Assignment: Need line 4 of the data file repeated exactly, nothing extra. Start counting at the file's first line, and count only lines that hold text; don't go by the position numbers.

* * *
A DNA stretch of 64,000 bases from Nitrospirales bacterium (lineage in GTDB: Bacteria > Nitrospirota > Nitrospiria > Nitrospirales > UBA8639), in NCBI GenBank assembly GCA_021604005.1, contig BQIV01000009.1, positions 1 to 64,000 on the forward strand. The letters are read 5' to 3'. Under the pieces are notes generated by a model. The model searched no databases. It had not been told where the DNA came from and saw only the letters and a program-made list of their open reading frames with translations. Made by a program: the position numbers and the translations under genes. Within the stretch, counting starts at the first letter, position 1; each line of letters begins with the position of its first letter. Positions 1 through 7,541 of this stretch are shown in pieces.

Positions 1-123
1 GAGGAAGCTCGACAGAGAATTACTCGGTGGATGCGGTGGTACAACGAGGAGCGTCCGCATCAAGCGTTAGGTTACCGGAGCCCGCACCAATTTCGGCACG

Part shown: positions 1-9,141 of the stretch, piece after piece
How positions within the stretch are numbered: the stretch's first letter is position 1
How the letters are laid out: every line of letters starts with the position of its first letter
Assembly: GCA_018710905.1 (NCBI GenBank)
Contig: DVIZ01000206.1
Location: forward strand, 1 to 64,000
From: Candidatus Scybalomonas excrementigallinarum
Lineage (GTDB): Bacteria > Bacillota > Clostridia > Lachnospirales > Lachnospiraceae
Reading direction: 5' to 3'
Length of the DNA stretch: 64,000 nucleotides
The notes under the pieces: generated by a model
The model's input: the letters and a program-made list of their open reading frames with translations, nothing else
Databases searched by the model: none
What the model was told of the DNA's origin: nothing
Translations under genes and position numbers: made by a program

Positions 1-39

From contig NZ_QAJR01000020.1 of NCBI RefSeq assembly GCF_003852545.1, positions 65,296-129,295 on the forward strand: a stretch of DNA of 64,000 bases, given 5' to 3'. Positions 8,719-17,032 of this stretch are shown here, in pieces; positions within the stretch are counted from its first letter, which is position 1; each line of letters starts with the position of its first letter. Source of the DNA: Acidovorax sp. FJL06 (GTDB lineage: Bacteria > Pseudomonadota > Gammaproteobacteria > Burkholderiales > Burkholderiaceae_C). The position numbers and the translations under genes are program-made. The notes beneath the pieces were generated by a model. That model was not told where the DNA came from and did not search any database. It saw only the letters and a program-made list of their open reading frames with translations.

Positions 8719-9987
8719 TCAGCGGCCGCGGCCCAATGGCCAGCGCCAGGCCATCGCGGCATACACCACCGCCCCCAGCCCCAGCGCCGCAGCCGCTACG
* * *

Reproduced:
Part shown: positions 1-9,141 of the stretch, piece after piece